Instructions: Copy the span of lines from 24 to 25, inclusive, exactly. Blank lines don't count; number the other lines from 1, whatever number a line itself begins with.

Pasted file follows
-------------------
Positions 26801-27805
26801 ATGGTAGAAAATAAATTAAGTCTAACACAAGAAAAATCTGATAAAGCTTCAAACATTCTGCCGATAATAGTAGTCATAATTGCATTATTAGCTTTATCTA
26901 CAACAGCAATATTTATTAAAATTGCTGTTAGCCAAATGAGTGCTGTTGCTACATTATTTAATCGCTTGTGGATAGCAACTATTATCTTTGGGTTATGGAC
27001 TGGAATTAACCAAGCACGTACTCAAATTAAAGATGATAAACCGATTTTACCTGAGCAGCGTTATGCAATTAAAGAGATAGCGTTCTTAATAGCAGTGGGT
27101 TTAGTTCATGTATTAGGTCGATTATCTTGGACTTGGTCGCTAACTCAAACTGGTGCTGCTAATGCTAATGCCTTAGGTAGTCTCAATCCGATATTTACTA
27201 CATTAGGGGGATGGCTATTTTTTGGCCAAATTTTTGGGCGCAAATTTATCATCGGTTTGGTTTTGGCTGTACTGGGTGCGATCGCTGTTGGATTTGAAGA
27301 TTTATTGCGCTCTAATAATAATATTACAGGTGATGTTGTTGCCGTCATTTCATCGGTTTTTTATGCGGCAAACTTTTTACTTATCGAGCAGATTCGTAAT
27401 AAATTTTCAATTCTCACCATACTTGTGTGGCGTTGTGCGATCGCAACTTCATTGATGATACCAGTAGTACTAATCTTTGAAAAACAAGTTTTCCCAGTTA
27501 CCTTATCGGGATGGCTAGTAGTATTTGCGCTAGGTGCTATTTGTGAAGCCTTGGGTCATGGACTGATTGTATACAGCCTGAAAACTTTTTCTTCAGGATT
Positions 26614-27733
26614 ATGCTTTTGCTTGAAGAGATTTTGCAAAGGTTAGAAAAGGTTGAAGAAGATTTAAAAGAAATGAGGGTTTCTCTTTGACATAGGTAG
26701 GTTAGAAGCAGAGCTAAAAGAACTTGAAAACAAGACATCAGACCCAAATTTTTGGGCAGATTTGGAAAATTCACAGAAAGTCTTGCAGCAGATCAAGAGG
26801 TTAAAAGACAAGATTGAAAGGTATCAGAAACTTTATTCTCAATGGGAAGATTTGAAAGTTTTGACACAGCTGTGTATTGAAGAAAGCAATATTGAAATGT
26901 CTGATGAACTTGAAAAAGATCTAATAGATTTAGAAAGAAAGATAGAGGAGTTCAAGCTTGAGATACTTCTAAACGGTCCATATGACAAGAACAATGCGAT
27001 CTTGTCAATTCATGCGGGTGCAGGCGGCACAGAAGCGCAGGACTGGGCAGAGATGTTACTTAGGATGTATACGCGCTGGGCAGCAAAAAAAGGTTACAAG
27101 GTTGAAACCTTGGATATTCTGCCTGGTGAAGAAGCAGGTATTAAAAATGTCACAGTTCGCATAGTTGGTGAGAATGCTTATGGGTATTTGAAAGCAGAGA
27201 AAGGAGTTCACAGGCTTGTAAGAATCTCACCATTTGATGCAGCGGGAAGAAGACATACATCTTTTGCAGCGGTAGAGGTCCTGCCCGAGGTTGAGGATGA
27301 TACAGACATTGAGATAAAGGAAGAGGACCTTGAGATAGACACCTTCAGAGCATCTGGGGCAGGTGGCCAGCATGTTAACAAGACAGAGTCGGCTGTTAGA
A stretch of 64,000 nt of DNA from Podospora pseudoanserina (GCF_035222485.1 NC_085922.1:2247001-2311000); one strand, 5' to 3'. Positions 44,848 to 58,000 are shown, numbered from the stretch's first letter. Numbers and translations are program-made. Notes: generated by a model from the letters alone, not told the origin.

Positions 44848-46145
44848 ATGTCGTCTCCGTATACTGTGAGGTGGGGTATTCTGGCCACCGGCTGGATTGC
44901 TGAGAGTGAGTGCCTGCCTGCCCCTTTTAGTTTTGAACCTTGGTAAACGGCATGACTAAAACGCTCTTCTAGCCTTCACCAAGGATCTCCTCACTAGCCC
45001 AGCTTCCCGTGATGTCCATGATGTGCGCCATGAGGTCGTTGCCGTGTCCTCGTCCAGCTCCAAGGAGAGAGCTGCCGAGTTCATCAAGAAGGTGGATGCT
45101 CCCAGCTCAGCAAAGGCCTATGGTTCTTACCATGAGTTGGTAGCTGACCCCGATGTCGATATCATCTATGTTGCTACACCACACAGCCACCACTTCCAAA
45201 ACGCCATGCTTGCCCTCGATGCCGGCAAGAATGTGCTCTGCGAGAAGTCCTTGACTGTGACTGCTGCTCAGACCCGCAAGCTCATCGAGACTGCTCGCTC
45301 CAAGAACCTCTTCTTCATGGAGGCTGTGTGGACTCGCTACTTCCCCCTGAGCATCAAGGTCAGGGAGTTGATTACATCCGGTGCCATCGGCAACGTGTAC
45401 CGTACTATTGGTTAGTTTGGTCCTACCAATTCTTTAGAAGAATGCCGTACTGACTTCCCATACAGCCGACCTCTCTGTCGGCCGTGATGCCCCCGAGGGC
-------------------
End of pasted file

45101 CCCAGCTCAGCAAAGGCCTATGGTTCTTACCATGAGTTGGTAGCTGACCCCGATGTCGATATCATCTATGTTGCTACACCACACAGCCACCACTTCCAAA
45201 ACGCCATGCTTGCCCTCGATGCCGGCAAGAATGTGCTCTGCGAGAAGTCCTTGACTGTGACTGCTGCTCAGACCCGCAAGCTCATCGAGACTGCTCGCTC